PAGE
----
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afghani (AFA)

Hamid Karzai


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Afghanistan was invaded and occupied by the Soviet Union in 1979, in the attempt to rescue and consolidate the pro-Soviet regime in place. It took 10 years before the USSR could withdraw its forces, having been delayed by the fierce resistance of anti-communist mujahidin forces, supplied and trained by the US, Saudi Arabia, Pakistan, and others. The pro-soviet regime survived for two years and a half, contrary to the expectations of many, and then fell in April 1992, having outlived its own mentor, the USSR. Fighting subsequently continued among the various mujahidin factions, but the fundamentalist Islamic Taliban movement had been able to seize most of the country. In addition to the continuing civil strife, the country suffers from enormous poverty, a crumbling infrastructure, and widespread land mines.

Update No: 01

Contrary to what many feared, the latest Afghan crisis has been far from being a disaster for the country and might well turn out to be a blessing. The looming humanitarian disaster, due to the drought in the northern half of Afghanistan, has now been largely averted, while a new government, led by Hamid Karzai, has been sworn in on 22 December. The new government will be able to count on international support, as its role in stabilising the country and rooting out the last remnants of the Taliban and Al-Qaida is crucial.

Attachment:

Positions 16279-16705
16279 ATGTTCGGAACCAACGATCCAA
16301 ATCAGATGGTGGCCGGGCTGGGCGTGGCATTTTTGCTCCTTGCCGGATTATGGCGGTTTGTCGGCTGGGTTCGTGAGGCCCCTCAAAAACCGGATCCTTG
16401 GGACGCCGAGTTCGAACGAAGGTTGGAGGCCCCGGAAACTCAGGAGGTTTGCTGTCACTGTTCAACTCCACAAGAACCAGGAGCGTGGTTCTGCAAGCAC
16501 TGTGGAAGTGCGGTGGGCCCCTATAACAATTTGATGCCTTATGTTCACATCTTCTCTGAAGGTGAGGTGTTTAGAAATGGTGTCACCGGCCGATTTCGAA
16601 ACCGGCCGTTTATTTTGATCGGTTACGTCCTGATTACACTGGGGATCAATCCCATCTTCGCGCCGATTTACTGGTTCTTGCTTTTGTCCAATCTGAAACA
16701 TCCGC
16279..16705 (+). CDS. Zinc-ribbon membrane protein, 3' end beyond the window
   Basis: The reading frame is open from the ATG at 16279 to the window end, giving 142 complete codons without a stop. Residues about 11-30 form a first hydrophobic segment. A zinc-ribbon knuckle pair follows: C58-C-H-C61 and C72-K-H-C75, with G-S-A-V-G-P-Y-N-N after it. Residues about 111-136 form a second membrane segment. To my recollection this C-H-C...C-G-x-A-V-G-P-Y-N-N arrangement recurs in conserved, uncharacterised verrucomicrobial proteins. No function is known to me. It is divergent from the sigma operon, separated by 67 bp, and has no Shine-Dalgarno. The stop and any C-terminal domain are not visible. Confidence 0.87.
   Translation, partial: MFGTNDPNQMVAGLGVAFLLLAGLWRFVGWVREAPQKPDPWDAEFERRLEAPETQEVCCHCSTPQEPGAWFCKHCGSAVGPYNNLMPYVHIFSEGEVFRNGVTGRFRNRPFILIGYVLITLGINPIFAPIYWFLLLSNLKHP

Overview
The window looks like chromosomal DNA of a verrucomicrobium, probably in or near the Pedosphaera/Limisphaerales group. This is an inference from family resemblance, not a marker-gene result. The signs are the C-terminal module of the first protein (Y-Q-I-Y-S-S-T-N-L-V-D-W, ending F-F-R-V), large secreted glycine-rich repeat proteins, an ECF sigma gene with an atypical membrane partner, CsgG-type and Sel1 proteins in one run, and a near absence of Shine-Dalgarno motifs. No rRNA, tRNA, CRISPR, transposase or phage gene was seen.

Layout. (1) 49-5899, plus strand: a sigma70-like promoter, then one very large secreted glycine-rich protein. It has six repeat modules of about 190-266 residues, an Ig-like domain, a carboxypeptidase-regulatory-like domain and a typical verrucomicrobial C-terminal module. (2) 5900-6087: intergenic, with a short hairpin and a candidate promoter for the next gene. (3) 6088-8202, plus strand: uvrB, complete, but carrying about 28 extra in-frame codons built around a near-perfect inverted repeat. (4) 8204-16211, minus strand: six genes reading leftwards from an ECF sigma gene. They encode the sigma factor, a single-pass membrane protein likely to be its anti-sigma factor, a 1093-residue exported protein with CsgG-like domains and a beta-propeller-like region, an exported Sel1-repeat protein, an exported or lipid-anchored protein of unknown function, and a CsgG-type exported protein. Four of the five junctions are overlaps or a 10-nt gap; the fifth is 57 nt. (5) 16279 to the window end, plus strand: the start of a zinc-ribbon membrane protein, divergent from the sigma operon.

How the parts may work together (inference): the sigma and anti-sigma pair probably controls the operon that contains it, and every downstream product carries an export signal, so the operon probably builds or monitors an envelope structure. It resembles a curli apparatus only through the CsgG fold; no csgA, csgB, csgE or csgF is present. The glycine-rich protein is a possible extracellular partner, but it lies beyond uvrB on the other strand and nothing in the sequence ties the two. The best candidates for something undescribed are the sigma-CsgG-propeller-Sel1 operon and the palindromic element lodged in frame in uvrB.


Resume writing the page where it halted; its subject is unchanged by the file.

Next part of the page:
The only threat to the new government comes from within. Several factions of the United Front, which holds most power within the government, have expressed their dissatisfaction with the present distribution of ministerial posts, of which the main faction, Jamiat-i Islami, has taken the largest slice at the  expense of other factions, such as Jumbesh-i Milli, led by Rashid Dostum. After a revolt against Jamiat-i Islami in the town of Pul-i Khumri in mid-December, apparently supported by Dostum himself, Jumbesh-i Milli was appeased by Prime Minister Karzai with the nomination of Dostum as Deputy-Minister of Defence.

Many factions are now wrestling for power, in the expectation that soon international aid will start flowing in, providing key resources to be used in the consolidation of their often tenuous hold on many parts of the country. Controlling positions in the government and the state bureucracy becomes crucial in re-directing international aid towards the “right people” in the “right places.” Unsurprisingly, one of the first acts of Jamiat-i Islami after it seized Kabul, over which it still has almost exclusive control, has been to staff as many positions as possible in the state administration with its own people.

Assuming the new government succeeds in remaining cohesive and in maintaining a degree of control over the country, it is expected that the UN rehabilitation and reconstruction effort will involve the expenditure of US$6.5 billion over five years, mainly with the aim of rebuilding the basic infrastructure and services, train new cadres for the state administration,  and kick-start agricultural production again. While the state of agriculture is very crucial to the welfare of the Afghan population, international investment will be focused on transport, telecommunications and natural resources.